How to Fix Sound Not Working on Your Mac
Is the sound not working on your Mac? It doesn’t necessarily mean that it’s broken. Don’t rush to call Apple Support—there are a few things to check before starting to panic. This article will outline all the steps you need to take to fix volume on a Mac device.
Update your operating system
First things first, the operating system. It’s important to keep it up to date, mainly for security reasons, but having an old OS version can also result in all sorts of malfunctions, including sound problems.
You can check if you’re running the newest version of your operating system by going to the Apple Menu in the top left corner of the screen and clicking System Preferences → Software Update. If there is an update or an upgrade available you will see the corresponding button.
Before you make any changes, make sure your MacBook is backed up—you can use the Time Machine tool to do that.
Check your sound settings
A system update normally fixes the problem. If you’re still struggling after the update, the cause might be in the sound settings. This applies to all types of speakers, so before going into specifics, try these steps:
- Go to Apple Menu → System Preferences → Sound → Output
- You should see Internal Speakers as a device for sound output. If you’re currently using another device, switch to Internal Speakers and adjust the output volume. You might want to check if the Mute box is ticked. If it is, uncheck the box
- If you don’t see the Internal Speakers option, try restarting your computer and resetting NVRAM. If it’s still absent, the problem is most likely with your hardware and you should contact an Apple service centre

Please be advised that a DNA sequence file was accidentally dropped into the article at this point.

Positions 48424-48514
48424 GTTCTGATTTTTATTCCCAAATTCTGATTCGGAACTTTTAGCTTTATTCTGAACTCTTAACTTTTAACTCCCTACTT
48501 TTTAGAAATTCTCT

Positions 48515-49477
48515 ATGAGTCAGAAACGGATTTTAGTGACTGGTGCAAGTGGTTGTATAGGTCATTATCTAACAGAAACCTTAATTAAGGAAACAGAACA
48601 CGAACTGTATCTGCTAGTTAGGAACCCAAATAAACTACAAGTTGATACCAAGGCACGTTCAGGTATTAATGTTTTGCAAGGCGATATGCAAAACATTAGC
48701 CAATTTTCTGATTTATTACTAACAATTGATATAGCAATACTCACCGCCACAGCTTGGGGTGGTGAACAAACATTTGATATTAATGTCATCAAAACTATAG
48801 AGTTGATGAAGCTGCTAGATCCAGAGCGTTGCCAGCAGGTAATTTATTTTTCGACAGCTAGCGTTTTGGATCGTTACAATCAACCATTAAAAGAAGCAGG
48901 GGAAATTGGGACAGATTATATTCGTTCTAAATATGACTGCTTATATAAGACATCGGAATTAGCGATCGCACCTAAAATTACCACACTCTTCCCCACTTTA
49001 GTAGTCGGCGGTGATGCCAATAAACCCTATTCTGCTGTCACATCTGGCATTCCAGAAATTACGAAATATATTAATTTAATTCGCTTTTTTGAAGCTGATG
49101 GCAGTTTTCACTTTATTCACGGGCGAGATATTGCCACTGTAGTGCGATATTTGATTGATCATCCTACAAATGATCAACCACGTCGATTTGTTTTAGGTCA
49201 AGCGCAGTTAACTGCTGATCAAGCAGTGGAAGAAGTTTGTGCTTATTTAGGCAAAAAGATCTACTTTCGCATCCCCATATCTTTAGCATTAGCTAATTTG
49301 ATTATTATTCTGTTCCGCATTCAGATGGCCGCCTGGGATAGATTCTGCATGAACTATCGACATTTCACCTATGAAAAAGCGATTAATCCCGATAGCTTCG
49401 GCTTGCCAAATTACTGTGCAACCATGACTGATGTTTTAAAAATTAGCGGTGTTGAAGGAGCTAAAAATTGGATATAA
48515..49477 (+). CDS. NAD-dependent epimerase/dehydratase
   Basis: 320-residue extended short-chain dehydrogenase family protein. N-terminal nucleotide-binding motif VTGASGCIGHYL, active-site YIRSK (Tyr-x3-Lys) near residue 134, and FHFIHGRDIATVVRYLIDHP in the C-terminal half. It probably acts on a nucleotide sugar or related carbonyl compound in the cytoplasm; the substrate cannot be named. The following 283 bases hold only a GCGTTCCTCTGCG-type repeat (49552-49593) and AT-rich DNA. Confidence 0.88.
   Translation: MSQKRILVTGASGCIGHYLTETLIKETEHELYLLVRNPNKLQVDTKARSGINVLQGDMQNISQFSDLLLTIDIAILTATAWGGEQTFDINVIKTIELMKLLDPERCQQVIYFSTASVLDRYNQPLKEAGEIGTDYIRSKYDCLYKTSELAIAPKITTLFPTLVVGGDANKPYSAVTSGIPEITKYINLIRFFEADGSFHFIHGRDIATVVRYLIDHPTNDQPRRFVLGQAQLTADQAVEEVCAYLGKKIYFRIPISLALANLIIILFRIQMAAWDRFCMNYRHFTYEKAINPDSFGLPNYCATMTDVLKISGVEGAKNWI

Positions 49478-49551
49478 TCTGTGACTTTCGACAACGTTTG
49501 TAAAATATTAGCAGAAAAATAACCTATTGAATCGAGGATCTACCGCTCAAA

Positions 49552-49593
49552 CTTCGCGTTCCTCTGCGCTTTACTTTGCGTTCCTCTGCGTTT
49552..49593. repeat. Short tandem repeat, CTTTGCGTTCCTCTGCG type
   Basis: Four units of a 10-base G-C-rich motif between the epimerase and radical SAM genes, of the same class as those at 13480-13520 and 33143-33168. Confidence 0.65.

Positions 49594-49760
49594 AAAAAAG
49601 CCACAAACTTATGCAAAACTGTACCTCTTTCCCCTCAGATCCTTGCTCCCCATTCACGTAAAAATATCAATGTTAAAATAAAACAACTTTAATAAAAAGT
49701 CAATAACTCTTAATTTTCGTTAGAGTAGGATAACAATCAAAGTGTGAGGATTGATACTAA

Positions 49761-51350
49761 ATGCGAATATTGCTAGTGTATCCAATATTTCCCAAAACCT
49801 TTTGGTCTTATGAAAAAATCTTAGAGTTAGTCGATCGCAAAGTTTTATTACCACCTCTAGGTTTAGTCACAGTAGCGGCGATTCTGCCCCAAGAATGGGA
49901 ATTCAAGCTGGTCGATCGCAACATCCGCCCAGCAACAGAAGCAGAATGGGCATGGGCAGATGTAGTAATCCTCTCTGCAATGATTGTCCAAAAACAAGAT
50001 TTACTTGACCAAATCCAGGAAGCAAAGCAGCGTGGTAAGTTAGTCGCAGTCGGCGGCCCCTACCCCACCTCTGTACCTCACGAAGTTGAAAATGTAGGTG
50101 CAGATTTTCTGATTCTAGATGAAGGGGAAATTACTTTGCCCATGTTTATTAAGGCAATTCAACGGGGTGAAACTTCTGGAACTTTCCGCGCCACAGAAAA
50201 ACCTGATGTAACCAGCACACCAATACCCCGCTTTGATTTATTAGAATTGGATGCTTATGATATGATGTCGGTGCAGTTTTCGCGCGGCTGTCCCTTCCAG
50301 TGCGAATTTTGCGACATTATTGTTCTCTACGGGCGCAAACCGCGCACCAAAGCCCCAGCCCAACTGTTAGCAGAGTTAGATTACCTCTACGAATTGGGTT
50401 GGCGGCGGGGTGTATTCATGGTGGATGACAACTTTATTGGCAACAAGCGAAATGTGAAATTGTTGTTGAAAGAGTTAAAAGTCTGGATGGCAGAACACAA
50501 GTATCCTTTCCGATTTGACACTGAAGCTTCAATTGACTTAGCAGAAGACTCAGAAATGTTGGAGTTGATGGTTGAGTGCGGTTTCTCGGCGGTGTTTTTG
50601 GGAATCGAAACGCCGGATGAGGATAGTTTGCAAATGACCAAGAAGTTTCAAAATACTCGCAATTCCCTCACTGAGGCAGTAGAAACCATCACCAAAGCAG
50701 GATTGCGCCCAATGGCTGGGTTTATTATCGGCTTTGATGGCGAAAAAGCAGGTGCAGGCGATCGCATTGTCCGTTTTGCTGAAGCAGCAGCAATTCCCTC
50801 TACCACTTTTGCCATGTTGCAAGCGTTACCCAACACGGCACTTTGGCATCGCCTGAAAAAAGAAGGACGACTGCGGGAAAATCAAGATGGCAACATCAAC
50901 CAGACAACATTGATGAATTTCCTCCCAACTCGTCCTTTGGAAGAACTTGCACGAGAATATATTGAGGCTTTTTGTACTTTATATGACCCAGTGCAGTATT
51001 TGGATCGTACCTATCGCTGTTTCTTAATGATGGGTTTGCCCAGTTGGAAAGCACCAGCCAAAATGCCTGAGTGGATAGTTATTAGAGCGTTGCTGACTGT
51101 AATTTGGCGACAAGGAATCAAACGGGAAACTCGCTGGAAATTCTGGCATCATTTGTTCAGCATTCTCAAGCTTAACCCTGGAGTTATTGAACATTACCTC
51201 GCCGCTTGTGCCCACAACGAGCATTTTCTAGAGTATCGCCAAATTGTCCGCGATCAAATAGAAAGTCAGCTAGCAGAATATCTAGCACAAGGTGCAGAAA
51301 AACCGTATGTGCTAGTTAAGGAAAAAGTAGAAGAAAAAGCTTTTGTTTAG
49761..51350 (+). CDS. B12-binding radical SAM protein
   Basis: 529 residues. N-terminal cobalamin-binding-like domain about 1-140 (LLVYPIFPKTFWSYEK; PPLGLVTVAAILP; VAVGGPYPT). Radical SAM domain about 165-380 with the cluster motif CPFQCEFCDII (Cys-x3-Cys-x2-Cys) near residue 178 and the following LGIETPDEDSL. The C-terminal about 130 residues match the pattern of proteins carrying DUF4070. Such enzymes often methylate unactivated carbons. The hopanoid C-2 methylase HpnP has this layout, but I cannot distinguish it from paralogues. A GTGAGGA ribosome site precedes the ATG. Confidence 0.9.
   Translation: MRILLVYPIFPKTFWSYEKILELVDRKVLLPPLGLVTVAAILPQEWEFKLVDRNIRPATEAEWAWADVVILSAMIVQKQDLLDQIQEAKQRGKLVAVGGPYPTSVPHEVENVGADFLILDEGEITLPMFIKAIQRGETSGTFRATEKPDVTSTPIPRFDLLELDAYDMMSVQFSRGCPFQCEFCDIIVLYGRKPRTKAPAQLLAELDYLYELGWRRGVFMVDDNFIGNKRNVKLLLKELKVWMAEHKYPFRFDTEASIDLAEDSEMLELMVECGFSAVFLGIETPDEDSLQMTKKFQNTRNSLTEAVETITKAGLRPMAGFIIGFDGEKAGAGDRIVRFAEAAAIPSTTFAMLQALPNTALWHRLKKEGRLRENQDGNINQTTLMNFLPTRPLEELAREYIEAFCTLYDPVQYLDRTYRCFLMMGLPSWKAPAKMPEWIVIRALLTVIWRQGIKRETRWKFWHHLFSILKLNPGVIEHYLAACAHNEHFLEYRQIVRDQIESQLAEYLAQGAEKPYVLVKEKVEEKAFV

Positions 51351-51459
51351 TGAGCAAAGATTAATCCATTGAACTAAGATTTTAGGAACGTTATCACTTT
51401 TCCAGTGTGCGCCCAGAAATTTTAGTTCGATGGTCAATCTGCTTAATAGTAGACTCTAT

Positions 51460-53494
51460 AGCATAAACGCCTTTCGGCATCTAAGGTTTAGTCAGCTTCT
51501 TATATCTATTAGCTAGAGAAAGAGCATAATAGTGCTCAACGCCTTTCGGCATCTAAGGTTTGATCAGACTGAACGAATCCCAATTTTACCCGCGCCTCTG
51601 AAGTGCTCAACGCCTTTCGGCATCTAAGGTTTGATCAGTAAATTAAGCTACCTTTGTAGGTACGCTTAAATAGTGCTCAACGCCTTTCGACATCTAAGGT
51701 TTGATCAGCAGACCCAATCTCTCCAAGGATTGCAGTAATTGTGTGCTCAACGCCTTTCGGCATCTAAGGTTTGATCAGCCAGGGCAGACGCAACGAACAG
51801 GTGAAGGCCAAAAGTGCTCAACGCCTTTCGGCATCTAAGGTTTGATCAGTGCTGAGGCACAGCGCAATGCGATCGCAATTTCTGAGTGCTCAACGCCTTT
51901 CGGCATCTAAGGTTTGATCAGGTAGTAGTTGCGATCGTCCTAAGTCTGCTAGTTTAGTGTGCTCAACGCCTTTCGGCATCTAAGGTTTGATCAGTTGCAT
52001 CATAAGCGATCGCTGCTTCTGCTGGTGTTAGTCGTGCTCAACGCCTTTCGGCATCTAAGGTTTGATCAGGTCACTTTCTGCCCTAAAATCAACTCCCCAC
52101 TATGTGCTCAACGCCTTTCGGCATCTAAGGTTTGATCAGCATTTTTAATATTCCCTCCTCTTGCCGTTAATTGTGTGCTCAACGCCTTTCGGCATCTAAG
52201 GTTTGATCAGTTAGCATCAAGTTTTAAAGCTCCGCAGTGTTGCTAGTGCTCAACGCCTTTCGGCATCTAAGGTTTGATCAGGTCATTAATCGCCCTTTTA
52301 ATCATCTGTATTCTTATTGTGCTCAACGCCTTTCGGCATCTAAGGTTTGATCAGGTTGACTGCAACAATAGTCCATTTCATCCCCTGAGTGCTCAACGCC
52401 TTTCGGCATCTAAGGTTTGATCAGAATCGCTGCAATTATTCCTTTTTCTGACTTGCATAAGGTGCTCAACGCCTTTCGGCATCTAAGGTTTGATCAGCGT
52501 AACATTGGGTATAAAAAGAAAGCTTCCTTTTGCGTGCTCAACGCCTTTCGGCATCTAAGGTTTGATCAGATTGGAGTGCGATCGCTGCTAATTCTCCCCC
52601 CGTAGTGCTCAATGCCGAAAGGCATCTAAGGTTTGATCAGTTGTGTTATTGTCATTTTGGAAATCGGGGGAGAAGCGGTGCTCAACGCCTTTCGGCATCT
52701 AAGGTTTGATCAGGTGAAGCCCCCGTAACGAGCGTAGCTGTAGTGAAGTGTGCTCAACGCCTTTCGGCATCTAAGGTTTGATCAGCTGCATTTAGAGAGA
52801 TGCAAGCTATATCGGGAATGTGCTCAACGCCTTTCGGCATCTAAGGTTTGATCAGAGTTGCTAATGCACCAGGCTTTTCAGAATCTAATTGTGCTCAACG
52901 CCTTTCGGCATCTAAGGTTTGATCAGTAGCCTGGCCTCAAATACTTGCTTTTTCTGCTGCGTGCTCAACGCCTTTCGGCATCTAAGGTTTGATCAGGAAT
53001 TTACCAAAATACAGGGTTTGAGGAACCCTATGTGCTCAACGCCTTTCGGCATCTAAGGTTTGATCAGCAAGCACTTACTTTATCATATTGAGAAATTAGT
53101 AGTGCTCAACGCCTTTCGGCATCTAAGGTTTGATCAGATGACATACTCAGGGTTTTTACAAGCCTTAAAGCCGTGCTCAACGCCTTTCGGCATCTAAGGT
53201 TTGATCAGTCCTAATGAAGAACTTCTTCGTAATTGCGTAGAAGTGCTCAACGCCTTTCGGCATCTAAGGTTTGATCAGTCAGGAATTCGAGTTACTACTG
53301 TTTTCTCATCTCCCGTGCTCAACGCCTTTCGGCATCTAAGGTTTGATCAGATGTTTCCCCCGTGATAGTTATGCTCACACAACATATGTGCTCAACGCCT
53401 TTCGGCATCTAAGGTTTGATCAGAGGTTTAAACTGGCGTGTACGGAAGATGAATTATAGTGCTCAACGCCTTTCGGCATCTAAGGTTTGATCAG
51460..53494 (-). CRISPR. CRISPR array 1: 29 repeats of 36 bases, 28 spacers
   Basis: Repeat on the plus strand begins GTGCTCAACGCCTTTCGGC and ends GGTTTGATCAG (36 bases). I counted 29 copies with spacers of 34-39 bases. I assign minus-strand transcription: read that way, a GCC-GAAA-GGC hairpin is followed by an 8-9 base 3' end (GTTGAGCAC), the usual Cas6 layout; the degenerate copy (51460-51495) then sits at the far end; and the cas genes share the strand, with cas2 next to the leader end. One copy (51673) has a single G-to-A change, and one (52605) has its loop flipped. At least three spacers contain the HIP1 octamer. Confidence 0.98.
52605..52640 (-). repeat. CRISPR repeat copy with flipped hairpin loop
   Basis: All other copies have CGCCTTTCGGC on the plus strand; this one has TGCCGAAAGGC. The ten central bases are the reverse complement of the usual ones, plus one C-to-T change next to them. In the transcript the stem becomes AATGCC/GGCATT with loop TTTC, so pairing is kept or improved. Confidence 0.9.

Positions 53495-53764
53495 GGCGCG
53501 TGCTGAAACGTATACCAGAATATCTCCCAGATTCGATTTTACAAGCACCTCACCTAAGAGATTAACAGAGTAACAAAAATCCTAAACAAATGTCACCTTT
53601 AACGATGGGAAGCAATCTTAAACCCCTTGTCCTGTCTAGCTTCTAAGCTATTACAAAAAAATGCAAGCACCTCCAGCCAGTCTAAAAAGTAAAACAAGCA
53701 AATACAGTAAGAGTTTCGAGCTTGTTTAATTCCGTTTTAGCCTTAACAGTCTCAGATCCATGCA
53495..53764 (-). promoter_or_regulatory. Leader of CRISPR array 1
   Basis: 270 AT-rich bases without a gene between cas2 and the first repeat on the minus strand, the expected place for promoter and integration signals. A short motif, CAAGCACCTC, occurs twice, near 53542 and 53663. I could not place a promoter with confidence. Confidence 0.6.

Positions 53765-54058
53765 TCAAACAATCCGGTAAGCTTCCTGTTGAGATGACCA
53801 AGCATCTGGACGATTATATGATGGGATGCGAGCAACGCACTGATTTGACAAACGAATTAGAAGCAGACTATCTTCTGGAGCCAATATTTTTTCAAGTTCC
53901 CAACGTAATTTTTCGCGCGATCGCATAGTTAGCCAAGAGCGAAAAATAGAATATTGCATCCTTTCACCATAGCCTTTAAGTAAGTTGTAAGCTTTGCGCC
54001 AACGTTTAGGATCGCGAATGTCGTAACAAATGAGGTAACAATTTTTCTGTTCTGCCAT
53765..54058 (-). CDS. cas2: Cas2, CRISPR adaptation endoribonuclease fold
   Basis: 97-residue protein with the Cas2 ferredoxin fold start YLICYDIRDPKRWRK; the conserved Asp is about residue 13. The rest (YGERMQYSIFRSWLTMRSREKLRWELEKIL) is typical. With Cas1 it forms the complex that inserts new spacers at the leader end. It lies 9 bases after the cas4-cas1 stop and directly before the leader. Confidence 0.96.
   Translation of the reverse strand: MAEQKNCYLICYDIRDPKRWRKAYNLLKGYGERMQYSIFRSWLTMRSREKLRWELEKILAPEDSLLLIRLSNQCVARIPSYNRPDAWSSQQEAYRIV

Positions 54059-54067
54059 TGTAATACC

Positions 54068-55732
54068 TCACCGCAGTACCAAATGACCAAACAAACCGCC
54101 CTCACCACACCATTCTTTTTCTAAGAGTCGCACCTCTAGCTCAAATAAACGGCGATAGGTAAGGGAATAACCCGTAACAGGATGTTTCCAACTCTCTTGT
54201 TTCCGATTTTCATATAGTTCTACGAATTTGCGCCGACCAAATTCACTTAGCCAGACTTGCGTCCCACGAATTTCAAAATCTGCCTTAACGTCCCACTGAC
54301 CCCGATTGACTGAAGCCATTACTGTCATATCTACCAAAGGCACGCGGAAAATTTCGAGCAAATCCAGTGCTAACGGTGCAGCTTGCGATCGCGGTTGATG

Check if the sound works in other apps
If audio is not working on your Mac, check if it changes when you use other Apps. If the problem seems to be restricted to a particular application, try playing around with its settings. For example, apps such as Skype often have speaker malfunctions. Check its audio and video settings and make sure that the speaker is on all the way to the right on the slide bar.
Fix hardware problems
Have you tried playing a song in a different app? Try various websites and audio files. If your MacBook Pro still has no sound, go through the fixes outlined in the next few sections. For built-in speakers, refer to the instructions under the previous heading: check the sound settings in System Preferences and make sure Internal Speakers is selected for output.
Troubleshooting for external speakers
If you’re using external speakers, first thing you should check is if the device is properly connected to your computer. The cable must be tightly attached to the USB or audio port, and the port itself has to be clean. We tend to collect dust in them over time, so make sure to regularly clean it with cotton buds, toothpicks, and compressed air to enable proper connection.
If you don’t think that the cable is the source of the issue, come back to the sound settings once again. Go to Apple Menu → System Preferences → Sound → Output, and make sure to choose your external USB speakers as the output device. If you don’t see them there, try unplugging and plugging back in. If they’re connected via the audio port, you’ll see a pop-up menu called Use audio port for…—check that it’s set for Sound Output.